Corsair Capital letter for the second quarter ended June 30, 2016; titled, “Quintiles Transnational / IMS Health Thesis.”

H/T Market Folly

Dear Limited Partner:

For the second quarter ended June 30, 2016, Corsair Capital was up an estimated 1.3%* net, after all fees and expenses, bringing our 2016 performance to 0.6%*. Corsair Select was up an estimated 2.9%* net, after all fees and expenses, bringing our 2016 performance to 1.2%*. Since inception in January 1991, Corsair Capital’s compounded net annual return is 12.6%. Since inception in January 2004, Corsair Select’s compounded net annual return is 10.8%.

Corsair Capital

Despite the seemingly negative geopolitical and macro-economic global headlines during the second quarter, equity markets generally continued their rebound from mid-February’s low. Only at the end of the quarter, with the surprising final results of the United Kingdom’s Brexit resolution in hand, did the U.S. stock market suffer somewhat of a small correction. Furthermore, while the initial reaction in Europe to this vote was quite violent (London’s FTSE 2500 Index declined 7% – its worst one-day performance since the 1987 crash, the British Pound lost 8% – its largest drop since its 1967 devaluation, and the equity markets in Spain and Italy both declined more than 12%), much of the losses suffered were recovered as of early July.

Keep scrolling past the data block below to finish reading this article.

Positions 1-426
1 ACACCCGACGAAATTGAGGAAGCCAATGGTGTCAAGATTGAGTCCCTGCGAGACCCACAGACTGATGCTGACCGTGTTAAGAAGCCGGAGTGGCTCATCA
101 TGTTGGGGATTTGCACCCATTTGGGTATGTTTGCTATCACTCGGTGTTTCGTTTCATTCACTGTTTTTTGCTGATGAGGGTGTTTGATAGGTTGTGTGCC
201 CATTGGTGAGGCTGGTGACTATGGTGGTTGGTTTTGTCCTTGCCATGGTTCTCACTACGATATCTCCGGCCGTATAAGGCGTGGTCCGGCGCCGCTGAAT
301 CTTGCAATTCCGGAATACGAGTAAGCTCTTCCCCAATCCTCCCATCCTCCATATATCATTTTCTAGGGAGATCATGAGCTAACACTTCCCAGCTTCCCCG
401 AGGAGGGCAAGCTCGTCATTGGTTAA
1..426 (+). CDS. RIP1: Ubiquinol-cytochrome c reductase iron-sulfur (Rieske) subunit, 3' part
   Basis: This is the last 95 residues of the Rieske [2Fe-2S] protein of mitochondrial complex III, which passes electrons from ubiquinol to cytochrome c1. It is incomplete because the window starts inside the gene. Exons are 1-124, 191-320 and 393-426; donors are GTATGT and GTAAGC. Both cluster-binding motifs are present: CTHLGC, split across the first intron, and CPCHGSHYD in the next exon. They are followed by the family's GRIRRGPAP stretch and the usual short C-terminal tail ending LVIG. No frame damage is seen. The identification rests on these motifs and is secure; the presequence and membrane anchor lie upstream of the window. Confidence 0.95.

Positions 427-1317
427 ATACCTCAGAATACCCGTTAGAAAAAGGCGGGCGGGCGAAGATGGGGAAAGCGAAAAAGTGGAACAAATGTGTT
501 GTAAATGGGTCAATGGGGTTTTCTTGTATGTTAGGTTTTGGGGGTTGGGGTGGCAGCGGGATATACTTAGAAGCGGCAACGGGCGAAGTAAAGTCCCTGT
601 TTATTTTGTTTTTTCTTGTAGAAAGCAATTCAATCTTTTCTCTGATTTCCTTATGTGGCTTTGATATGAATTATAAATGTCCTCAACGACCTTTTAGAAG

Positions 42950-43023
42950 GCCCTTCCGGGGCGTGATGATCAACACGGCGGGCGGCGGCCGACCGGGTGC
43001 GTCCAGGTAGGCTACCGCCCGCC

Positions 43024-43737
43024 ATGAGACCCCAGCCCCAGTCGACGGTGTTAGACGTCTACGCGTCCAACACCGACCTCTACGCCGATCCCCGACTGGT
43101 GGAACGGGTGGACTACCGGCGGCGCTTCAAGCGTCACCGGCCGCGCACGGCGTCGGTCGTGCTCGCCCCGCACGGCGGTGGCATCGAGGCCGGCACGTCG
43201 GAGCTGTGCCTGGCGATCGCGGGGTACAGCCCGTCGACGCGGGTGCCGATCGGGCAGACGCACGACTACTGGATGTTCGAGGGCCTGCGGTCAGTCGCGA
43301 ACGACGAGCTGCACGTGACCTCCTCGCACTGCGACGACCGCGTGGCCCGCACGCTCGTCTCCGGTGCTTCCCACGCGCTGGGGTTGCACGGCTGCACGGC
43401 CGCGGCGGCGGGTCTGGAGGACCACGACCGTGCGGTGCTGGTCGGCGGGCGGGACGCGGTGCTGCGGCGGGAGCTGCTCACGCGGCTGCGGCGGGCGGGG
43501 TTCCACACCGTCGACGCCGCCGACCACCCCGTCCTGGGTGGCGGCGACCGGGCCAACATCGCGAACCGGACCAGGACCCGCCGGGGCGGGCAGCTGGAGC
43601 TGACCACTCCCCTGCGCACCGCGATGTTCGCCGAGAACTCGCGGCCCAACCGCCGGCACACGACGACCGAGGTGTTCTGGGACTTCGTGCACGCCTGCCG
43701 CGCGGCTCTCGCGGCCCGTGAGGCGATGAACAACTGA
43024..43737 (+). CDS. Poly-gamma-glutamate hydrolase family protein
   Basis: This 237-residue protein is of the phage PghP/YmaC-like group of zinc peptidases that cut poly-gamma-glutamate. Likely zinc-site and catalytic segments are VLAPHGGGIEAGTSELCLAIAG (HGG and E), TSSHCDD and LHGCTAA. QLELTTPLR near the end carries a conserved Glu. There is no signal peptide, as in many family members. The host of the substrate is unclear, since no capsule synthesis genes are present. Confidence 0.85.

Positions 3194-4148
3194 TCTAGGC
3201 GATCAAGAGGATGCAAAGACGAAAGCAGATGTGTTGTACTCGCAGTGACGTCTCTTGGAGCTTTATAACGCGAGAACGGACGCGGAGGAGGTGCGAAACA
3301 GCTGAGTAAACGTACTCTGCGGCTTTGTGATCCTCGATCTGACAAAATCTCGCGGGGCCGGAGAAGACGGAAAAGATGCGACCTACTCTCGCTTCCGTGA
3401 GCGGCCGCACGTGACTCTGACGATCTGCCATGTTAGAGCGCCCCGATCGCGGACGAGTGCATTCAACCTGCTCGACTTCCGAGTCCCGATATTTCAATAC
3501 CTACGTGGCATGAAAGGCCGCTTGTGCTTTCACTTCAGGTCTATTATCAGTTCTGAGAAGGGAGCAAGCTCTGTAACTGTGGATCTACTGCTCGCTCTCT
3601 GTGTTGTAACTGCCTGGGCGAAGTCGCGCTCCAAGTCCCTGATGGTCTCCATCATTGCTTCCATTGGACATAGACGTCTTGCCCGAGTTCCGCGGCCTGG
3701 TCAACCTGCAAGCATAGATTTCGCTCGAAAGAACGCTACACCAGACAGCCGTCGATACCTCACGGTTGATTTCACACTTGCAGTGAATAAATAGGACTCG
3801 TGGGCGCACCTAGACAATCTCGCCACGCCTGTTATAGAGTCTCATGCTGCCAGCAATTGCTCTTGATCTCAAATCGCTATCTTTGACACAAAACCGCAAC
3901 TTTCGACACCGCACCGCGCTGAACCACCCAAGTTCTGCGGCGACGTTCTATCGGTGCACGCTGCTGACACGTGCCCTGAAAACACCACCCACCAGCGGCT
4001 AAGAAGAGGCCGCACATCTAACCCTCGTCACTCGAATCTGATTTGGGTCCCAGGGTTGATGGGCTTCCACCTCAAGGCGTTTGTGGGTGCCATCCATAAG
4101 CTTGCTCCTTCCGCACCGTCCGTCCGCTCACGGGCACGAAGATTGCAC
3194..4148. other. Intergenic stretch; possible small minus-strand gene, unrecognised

The best explanation for equities’ positive performance may come from interest rates, a subject we have discussed in many of our past quarterly letters. The United Kingdom’s vote to exit the European Union seemed to exacerbate global uncertainty and cause a continued flight to “safety” by investors into sovereign bonds around the world. The result being not only record low interest rates around the globe, but also asset value inflation as the cost to finance any asset purchase continued to decline.

In fact, interest rates are not just at record lows, but they are actually negative in many countries. According to Bank of America Merrill Lynch, $13 trillion of bonds are now priced with negative yields, up from effectively none two years ago. This represents an astounding 30% of all sovereign bonds globally. Theoretically, this should never happen as investors could just hold on to their cash versus lending it out. Furthermore, according to the reference guide “A History of Interest Rates,” this is the first time the world is seeing truly negative interest rates since 3,000 B.C.